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Analogue front ends for sensor systems ease the design process

In a move intended to ease the development process for sensor based systems, National Semiconductor has launched the first devices in a range of analogue front ends (afe) for sensor systems.
The parts, accompanied by a web based design tool and a development platform, are said to reduce the design cycle from, potentially, months to 'just minutes'.

Anita Ganti, director of National's precision systems business unit, said: "Designers have a complex task which involves a lot of research and optimisation. They need to choose a sensor, determine how it behaves over time and temperature, select components to drive the sensor and work out how the signal is amplified and converted. Then they have to layout a board and validate the design. We are looking to make this easier, so system designers can focus on differentiating their products."
Two parts have been launched initially. The LMP90100 is a multichannel 24bit afe which includes background calibration and diagnostics. The LMP91000 is a configurable potentiostat providing a signal path between a sensor and an a/d converter. These are accompanied by Webench Sensor AFE Designer, which is preloaded with specifications for a range of temperature, pressure and chemical sensors, and the development platform.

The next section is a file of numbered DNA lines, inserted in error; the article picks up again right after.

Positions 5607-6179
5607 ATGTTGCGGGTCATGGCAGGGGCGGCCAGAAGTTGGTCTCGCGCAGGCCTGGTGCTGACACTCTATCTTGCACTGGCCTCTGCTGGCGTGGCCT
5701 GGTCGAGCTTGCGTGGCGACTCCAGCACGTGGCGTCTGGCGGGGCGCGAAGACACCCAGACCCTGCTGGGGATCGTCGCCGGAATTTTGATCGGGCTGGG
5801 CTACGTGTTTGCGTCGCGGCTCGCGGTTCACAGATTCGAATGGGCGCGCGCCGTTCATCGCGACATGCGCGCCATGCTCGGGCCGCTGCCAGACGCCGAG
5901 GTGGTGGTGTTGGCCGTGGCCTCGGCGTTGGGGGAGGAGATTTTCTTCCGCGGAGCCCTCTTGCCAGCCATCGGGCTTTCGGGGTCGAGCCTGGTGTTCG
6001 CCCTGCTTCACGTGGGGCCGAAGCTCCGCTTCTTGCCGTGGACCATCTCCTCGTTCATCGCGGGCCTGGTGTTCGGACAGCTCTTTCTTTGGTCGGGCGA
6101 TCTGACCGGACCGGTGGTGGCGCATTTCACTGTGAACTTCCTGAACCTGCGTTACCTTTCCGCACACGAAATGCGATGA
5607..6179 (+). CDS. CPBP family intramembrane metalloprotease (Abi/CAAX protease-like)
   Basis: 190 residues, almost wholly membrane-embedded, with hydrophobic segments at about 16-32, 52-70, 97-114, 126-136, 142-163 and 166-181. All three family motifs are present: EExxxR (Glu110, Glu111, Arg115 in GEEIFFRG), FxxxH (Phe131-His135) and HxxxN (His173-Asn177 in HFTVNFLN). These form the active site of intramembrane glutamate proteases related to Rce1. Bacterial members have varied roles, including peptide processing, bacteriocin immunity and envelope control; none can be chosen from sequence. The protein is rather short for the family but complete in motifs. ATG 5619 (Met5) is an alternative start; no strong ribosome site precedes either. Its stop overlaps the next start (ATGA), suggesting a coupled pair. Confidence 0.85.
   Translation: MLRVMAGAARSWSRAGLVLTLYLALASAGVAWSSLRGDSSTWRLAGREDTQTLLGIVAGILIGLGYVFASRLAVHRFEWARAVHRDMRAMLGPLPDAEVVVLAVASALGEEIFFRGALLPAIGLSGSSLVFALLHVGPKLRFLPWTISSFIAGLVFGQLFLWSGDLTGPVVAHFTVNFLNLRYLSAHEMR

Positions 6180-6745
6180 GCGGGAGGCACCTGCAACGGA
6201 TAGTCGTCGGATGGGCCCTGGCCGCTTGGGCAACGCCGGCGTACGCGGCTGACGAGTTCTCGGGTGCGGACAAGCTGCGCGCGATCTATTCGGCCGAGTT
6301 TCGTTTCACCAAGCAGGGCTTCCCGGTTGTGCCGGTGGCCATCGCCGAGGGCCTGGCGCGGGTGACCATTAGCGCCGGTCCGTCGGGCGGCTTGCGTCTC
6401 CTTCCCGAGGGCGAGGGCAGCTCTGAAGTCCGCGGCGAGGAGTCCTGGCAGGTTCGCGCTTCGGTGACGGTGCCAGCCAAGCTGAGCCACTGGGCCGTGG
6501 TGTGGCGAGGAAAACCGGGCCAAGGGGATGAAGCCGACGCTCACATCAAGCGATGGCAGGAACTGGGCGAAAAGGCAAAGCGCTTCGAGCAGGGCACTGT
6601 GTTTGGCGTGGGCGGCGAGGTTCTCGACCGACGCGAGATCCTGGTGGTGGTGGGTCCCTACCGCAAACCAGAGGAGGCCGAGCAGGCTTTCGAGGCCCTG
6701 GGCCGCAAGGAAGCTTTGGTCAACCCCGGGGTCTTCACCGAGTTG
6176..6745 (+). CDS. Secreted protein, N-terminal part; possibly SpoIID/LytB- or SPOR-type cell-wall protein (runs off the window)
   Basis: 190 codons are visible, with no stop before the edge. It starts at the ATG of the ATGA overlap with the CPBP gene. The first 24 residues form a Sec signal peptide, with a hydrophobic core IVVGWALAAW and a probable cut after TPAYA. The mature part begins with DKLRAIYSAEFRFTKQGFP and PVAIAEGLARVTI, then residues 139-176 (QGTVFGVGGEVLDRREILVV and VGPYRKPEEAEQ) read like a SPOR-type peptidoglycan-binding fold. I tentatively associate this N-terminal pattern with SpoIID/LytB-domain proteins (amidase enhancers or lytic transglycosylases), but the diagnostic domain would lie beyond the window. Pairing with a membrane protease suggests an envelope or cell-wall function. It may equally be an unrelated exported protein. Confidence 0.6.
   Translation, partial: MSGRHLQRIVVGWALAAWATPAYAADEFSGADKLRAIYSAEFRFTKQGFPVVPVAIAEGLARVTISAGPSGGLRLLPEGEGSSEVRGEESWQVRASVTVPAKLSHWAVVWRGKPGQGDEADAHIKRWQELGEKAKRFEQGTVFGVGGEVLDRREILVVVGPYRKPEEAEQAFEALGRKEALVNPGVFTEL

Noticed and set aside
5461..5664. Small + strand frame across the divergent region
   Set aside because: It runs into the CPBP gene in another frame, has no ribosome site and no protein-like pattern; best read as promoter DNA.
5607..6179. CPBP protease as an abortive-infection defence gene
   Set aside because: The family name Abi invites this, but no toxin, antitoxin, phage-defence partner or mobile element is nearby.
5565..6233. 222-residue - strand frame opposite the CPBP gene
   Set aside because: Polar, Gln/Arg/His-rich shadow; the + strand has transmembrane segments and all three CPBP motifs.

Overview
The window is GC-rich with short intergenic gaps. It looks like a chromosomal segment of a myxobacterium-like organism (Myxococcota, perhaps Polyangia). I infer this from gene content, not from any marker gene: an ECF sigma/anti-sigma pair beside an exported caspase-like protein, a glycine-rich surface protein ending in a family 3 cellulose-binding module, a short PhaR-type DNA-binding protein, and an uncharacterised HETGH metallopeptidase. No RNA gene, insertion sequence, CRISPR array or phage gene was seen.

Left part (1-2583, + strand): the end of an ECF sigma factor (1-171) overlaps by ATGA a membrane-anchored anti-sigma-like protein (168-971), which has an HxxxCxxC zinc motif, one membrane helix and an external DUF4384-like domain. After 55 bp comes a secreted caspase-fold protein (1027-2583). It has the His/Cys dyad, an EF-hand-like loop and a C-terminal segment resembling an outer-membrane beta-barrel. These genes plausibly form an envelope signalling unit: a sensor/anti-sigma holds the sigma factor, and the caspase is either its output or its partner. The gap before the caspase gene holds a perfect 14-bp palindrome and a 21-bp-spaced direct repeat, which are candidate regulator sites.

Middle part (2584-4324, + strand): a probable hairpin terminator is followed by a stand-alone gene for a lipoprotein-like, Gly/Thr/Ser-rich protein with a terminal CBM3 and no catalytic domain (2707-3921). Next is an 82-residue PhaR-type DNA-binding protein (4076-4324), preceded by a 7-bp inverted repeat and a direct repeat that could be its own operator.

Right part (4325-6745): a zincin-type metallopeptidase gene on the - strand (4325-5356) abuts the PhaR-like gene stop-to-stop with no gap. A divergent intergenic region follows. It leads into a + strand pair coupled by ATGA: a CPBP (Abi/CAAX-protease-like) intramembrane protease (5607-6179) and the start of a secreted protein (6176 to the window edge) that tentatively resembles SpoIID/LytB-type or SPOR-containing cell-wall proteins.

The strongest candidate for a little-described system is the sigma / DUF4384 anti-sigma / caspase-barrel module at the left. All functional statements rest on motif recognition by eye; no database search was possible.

With a 24bit ?S a/d converter, the LMP90100 also features background calibration. "When collecting the sample," Ganti said, "the device also collects other data in the digital domain and use an integral state machine to calculate gain and offset."
According to Ganti, more products will be launched that work with different classes of sensor, including parts targeted at medical applications.
Meanwhile, the LMP91000 is targeted at chemical and gas sensing, working with three electrode gas sensors and two terminal oxygen sensors. Current is generated in proportion to gas concentration and this is converted to a voltage using a transimpedance amplifier with programmable gain. Its low power consumption, said to be less than 10µA, makes it suitable for use in battery powered applications.

Author
Graham Pitcher

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